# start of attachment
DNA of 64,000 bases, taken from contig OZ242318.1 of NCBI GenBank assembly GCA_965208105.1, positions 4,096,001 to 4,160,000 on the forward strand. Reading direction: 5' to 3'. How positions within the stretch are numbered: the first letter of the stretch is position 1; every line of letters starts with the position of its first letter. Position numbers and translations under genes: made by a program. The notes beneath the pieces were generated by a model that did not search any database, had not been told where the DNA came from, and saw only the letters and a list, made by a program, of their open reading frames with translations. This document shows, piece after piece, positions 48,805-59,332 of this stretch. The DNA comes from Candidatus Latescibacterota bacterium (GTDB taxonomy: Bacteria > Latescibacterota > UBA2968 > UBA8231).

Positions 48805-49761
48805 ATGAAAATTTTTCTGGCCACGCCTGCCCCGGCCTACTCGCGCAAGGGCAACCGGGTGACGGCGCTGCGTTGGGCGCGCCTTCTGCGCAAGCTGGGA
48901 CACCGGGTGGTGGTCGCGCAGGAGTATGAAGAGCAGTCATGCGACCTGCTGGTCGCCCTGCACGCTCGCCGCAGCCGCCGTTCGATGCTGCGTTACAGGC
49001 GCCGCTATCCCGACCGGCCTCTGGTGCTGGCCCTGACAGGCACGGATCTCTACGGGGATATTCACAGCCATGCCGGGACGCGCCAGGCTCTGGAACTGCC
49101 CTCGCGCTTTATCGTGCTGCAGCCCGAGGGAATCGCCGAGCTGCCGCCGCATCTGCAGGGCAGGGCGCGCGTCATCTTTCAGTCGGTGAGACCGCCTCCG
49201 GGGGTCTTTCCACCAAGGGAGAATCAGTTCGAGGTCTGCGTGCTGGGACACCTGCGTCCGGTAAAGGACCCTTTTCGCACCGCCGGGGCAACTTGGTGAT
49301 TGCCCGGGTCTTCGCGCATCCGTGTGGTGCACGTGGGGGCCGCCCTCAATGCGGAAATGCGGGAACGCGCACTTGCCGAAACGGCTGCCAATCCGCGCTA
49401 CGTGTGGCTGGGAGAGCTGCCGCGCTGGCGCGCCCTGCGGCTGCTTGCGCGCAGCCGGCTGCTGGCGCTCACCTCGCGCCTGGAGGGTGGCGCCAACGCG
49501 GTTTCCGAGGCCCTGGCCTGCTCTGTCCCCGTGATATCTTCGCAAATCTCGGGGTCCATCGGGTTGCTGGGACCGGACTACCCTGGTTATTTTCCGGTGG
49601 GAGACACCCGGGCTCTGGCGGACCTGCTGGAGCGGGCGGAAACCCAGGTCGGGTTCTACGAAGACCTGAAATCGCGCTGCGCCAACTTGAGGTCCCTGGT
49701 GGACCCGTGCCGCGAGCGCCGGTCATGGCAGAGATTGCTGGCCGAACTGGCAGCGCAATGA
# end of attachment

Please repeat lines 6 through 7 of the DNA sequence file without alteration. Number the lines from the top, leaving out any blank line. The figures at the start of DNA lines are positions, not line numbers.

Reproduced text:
49101 CTCGCGCTTTATCGTGCTGCAGCCCGAGGGAATCGCCGAGCTGCCGCCGCATCTGCAGGGCAGGGCGCGCGTCATCTTTCAGTCGGTGAGACCGCCTCCG
49201 GGGGTCTTTCCACCAAGGGAGAATCAGTTCGAGGTCTGCGTGCTGGGACACCTGCGTCCGGTAAAGGACCCTTTTCGCACCGCCGGGGCAACTTGGTGAT